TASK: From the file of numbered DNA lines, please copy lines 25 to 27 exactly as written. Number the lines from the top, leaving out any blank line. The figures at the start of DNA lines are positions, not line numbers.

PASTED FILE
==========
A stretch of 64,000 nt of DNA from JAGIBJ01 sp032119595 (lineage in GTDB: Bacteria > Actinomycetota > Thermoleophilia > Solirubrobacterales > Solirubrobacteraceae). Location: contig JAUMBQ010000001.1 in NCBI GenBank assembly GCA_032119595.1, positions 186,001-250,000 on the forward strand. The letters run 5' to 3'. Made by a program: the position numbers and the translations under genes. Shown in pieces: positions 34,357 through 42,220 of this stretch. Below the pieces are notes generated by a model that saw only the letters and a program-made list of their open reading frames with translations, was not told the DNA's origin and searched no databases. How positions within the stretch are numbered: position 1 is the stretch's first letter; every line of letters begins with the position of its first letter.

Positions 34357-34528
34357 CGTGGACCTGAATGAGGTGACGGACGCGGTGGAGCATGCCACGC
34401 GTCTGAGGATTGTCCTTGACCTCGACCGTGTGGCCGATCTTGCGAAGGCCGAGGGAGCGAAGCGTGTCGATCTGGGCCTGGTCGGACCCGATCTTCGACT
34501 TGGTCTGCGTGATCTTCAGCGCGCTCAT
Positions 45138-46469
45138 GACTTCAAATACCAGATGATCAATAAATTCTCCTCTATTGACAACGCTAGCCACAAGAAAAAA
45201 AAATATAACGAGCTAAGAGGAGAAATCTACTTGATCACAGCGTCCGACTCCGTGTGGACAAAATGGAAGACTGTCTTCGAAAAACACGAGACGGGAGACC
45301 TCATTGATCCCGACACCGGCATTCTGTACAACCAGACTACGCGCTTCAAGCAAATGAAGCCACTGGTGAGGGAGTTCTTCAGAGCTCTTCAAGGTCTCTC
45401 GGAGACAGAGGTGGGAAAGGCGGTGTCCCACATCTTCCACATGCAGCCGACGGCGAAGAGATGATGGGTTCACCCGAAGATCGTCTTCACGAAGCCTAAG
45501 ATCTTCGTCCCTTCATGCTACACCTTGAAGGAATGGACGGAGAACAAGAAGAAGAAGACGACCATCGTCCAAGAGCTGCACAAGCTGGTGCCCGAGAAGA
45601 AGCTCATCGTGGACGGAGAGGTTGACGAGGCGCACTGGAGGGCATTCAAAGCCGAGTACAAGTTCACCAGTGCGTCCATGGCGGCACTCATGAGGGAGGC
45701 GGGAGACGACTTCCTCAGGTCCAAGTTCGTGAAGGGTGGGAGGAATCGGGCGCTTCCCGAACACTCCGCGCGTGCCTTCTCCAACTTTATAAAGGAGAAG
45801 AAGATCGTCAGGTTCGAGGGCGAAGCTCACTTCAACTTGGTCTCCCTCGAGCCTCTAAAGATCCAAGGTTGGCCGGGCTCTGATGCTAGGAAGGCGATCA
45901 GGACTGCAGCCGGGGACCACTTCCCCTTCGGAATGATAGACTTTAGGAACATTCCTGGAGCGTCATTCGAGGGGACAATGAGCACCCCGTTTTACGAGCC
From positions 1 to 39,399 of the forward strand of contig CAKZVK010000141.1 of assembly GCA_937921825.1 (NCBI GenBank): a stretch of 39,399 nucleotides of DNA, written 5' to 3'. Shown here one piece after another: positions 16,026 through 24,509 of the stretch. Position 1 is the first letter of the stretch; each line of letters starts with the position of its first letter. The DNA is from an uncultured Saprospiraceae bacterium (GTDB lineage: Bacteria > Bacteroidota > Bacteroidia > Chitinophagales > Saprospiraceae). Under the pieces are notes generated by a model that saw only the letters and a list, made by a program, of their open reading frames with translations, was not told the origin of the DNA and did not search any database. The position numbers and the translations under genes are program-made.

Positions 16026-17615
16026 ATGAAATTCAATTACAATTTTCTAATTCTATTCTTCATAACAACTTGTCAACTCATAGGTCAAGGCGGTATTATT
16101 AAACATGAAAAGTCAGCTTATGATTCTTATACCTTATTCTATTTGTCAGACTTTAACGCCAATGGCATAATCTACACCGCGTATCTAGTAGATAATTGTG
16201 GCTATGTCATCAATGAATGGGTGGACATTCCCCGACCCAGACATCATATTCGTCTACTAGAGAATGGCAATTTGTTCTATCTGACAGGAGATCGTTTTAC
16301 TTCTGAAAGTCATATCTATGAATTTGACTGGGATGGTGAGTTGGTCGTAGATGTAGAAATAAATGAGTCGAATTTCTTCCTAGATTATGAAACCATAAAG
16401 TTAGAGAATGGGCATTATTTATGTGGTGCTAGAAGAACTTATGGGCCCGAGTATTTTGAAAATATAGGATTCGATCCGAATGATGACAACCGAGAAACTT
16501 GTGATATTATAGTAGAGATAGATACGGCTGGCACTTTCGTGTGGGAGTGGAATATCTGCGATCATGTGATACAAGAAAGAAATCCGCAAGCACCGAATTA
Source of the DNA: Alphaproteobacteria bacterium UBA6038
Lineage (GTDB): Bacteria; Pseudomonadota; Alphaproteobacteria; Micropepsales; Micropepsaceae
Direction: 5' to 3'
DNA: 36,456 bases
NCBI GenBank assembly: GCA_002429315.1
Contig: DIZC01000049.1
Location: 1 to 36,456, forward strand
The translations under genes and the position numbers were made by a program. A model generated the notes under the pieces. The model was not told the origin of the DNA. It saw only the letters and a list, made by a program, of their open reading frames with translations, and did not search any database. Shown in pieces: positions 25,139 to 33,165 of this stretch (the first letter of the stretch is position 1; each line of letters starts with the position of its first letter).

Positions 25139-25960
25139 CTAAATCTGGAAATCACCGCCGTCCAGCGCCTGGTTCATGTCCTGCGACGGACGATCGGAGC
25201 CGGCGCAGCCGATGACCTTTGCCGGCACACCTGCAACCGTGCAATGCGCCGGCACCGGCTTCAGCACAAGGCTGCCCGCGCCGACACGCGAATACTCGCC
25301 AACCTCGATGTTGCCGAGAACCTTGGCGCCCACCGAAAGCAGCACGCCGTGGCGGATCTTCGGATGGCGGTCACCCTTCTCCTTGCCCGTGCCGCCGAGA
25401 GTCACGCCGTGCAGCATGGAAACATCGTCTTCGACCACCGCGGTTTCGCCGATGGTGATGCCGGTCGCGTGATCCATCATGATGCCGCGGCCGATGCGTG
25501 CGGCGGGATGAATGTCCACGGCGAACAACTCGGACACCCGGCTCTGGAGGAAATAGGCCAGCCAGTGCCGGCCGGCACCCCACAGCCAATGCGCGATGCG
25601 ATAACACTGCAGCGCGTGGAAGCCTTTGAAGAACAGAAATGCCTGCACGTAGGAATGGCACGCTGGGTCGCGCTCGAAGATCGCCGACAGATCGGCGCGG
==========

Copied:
Lineage (GTDB): Bacteria; Pseudomonadota; Alphaproteobacteria; Micropepsales; Micropepsaceae
Direction: 5' to 3'
DNA: 36,456 bases